the NachtKabarett

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the Tau Cross

Collaboration with Obyvatelius

The Tau cross is a cross in the shape of a 'T' that acquired its name from the corresponding letter in Greek alphabet. This cross has a wide range of symbolical meanings. One of the most common is a sign of innocence.

In the second vision of Prophet Ezekiel God told to mark upon foreheads of the innocent with a special sign since he was going to discharge his anger upon enveloped in sin Jerusalem. "Then the Lord called to the man clothed in linen who had the writing kit at his side and said to him, "Go throughout the city of Jerusalem and put a mark on the foreheads of those who grieve and lament over all the detestable things that are done in it." (Ezek. 9.3-4). What in translation was called "mark" in original reads as "tau" - the last letter in Hebrew.

The TAU Cross was the sign which the Lord told the people of Jerusalem to mark upon their foreheads, as related by the Prophet Ezekiel. It was also placed as a symbol of liberation upon those charged with crimes but acquitted. MPH
Philosophical Research Society website,

The Tau cross upon Manson's forehead in the Holy Wood artwork represents Manson's innocence. Holy Wood as an album and concept was Manson's retaliation against the media, the society and the America which had demonized and laid the blame upon him for such atrocities as the Columbine killings. The T-shaped cross which Manson wore on his forehead as a metal plate represents the Tau cross and thereby representing Manson's innocence of the unjust and grossly inaccurate blame laid upon him.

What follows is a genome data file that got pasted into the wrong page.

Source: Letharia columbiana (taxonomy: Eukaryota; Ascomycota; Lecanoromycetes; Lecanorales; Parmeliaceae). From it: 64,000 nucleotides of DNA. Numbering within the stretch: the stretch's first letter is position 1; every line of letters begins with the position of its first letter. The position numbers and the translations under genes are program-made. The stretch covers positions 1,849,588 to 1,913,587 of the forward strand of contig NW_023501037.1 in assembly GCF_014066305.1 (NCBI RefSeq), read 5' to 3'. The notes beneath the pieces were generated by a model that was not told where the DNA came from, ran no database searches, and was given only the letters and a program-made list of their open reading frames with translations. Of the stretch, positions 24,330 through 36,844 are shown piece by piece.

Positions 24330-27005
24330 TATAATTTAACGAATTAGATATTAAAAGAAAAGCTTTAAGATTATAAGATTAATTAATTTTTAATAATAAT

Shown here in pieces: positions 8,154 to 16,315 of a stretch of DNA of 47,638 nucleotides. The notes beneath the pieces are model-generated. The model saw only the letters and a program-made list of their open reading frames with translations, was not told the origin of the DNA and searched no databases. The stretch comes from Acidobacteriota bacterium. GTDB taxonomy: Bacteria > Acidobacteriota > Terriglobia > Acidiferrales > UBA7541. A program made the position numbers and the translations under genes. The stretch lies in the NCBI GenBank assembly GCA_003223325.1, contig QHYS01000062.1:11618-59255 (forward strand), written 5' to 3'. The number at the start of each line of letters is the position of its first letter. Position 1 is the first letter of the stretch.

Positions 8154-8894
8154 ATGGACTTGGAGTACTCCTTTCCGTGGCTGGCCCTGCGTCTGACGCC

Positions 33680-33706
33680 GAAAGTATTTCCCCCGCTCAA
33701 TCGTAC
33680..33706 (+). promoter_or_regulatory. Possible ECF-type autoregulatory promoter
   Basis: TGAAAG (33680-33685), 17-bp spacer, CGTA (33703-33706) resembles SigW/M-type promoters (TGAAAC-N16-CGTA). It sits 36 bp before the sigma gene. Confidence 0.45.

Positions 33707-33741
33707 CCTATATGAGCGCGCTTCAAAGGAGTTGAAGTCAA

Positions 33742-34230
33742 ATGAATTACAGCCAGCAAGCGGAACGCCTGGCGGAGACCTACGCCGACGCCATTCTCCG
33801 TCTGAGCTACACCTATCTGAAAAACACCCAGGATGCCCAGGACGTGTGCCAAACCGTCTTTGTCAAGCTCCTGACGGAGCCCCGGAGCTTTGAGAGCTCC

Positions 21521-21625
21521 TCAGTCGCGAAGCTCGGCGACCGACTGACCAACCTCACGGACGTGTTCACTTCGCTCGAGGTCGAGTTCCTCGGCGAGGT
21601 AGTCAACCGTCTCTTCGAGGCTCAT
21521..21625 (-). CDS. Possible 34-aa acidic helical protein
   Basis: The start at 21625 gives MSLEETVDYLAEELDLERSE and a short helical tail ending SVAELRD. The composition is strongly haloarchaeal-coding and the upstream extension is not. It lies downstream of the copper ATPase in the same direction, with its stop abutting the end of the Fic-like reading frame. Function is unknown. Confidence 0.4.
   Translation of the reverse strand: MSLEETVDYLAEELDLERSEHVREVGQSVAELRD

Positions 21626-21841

Scene of the martyrdom of the early Christians from the 1685 edition of Thieleman J. van Braght's Martyrs Mirror, drawn by Jan Luiken. As seen on the man's forehead on the right is the exonerating cross.

The Tau cross is also mentioned in the first song from the album, 'Godeatgod', in connection with the crucifixion of Christ:

Dear god can you climb of that tree
Meat in the shape of a 'T'

Which this was the shape in which Christ was crucified in; his arms outstretched and body lay vertical as a 'T'. In fact many of the hundreds of crucifixions which took place at the hands of the Romans, the cross actually bore more of a resemblance to a 'T' rather than the 't' which many crucifixes resemble.